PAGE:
In 1942 Claude Dansey, deputy head of MI6, infiltrated Henri Déricourt, double agent extraordinaire, into the rival British wartime secret service, SOE. The ensuing trail of destruction and betrayal led to the loss of over four hundred British and French agents.
Recruited as the man SOE so desperately needed, Déricourt penetrated the heart of PROSPER, SOE's biggest network in France. At the same time he renewed contact with Karl Boemelburg, head of German counter-espionage in Paris. Every movement, code and dispatch from the British agents was made known to Boemelburg; Déricourt gave him everything. His treachery finally led to the disastrous fall of the PROSPER network, and to the arrest of nearly one thousand men and women, hundreds of whom died in concentration camps.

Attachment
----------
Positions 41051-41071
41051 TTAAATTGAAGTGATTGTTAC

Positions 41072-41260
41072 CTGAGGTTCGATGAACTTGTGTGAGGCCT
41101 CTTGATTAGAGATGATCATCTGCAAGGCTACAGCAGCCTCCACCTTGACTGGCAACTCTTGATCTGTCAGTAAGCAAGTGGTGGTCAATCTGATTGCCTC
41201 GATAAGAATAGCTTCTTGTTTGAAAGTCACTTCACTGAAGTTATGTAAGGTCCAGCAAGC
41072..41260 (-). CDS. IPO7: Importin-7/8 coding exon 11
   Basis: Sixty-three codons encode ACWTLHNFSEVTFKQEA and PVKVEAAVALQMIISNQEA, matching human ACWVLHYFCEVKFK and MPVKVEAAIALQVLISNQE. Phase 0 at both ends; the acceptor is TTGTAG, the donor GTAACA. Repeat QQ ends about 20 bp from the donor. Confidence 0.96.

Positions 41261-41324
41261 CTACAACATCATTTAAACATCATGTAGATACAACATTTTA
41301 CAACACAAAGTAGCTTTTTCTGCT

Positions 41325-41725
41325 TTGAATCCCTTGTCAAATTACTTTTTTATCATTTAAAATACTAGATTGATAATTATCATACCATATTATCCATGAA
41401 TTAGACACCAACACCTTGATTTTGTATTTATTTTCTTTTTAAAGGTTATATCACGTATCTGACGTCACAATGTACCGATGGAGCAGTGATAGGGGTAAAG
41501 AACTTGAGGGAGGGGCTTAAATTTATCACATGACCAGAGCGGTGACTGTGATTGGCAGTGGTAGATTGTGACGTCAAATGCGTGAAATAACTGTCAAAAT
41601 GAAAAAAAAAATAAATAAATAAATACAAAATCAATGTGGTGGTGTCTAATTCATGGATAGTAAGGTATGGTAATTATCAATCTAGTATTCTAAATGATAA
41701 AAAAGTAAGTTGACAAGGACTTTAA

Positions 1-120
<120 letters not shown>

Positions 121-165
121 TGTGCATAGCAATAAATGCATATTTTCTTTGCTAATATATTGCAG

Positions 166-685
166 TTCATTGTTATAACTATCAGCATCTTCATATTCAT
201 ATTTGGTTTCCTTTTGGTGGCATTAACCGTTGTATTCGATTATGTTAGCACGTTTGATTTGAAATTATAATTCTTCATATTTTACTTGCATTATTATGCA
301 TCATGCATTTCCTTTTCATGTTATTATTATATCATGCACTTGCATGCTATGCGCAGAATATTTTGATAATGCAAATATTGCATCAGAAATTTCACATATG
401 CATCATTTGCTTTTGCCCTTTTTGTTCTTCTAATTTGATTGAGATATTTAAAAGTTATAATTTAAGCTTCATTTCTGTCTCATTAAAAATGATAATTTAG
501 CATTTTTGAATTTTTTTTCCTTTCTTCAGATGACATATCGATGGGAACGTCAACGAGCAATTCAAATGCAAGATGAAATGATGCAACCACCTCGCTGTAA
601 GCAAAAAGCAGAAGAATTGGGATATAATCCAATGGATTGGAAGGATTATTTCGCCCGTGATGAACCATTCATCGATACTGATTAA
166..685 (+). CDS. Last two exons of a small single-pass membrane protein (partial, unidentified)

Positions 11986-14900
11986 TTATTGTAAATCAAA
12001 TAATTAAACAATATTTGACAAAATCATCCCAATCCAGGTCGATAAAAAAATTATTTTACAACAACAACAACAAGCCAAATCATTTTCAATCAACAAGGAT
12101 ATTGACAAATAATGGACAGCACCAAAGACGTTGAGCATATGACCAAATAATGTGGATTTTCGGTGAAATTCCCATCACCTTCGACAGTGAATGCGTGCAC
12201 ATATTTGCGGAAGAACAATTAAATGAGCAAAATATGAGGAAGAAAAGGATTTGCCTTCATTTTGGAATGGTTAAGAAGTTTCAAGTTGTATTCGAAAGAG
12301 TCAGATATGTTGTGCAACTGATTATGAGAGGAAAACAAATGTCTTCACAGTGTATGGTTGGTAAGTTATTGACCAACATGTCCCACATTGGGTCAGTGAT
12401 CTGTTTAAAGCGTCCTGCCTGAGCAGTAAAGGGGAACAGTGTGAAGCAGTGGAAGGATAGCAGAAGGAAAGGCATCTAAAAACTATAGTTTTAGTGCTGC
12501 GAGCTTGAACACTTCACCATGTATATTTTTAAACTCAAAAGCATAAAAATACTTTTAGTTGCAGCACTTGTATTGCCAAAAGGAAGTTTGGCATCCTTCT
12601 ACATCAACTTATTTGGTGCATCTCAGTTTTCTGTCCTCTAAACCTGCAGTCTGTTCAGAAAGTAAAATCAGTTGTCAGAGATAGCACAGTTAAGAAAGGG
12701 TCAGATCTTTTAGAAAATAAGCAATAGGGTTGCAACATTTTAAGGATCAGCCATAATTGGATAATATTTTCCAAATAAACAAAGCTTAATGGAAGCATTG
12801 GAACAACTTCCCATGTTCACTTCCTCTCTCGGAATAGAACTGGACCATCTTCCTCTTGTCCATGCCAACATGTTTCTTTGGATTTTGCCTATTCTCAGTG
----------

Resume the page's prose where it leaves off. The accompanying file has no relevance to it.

Was it patriotism that drove Dansey, or was the Déricourt plan merely part of the secret war between MI6 and SOE, a war in which Dansey held all the weapons? All the King's Men is the dramatic account on one of the most ruthless secret operations of the Second World War.